“I obeyed the order. I’m here.” He slammed the wine back and nearly choked.

“We couldn’t have gotten him out of there. I’m no doctor –“

“No, you aren’t.  And now, neither is he!” His voice rose to a shout, and he stopped suddenly as he realized he was attracting attention, and not in a good way.

Saunders pressed on, disregarding Caje’s anger. “One, he wouldn’t have made it, not at the pace we had to travel. And two, the Germans had moved around us.  Even if he’d had a chance, sending someone back would have been suicide.”

“I could have made it. I’d have found a way. Maudit, Sarge! It was Doc! He wasn’t like us, he wasn’t…” Caje’s voice trailed off, pain evident. He thought of the gentle medic. Of all the people to leave alone, dying –

“We pull out of here tomorrow. Should I tell Hanley you’re staying behind? You want a transfer?”

For a long moment, the scout focused hard on the empty glass. To have to start over again. Leave the others behind, maybe never knowing what happened to them. Slowly, he began shaking his head. “No. No, I’ll be ready.”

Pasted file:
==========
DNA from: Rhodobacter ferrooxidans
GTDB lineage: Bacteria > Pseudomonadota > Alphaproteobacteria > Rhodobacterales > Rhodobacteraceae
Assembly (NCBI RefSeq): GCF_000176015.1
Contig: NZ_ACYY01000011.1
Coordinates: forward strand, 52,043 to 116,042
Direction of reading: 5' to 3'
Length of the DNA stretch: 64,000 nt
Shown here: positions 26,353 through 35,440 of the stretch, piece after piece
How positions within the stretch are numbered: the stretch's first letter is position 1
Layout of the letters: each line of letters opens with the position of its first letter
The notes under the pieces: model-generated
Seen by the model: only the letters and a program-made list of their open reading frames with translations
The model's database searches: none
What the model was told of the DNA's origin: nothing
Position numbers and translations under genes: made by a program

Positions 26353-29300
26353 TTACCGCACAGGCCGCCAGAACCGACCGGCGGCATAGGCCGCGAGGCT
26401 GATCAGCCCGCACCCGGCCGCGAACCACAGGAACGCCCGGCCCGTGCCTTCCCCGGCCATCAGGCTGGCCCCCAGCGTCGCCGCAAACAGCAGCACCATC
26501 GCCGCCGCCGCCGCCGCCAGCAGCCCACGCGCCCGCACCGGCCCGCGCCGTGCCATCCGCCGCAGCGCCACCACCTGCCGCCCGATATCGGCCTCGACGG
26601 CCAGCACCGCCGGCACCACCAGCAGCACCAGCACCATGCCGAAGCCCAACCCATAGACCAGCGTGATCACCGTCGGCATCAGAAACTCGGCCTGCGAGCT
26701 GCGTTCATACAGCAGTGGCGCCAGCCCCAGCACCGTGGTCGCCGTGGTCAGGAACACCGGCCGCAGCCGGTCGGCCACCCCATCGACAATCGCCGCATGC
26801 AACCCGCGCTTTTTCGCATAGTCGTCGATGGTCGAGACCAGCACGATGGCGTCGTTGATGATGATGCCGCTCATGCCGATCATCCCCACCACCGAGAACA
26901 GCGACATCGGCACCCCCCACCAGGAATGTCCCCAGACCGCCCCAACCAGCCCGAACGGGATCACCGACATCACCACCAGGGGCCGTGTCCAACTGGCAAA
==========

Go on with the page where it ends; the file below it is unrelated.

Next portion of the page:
“Good.” Saunders knew better than to push the Cajun scout. He waved off the waitress and turned to leave. “You’re on watch tonight.”

“I’ll be there.”

The non-com exited into the twilight while Caje glanced at his watch and then signaled for another glass of wine.

Waste Not, Want Not – Threewordwednesday

[Author’s note:  A couple of weeks ago, I wrote a Friday Flash called “When the Sky Was Blue“.  Some of the commenters said it felt like part of a longer story and after a lot of thought, I came to agree.  This is a first pass as to how that universe and some of its customs might have had their beginning.  I think I might feel a novel coming on… :)]

John Proctor cupped his hands around the tiny plant in a futile attempt to nurture and support it. But first one leaf dropped, then another and the forlorn stem sagged.

He sighed and sat back on his lab stool.  Well, that’s that. He’d been diligent in collecting and filtering water samples and had done his best to refine the outdoor soil samples he’d collected, but no matter how remote his travels were, he couldn’t get away from the toxins which had spread, like tumors, from hundreds of years of industrialization and all that went with it.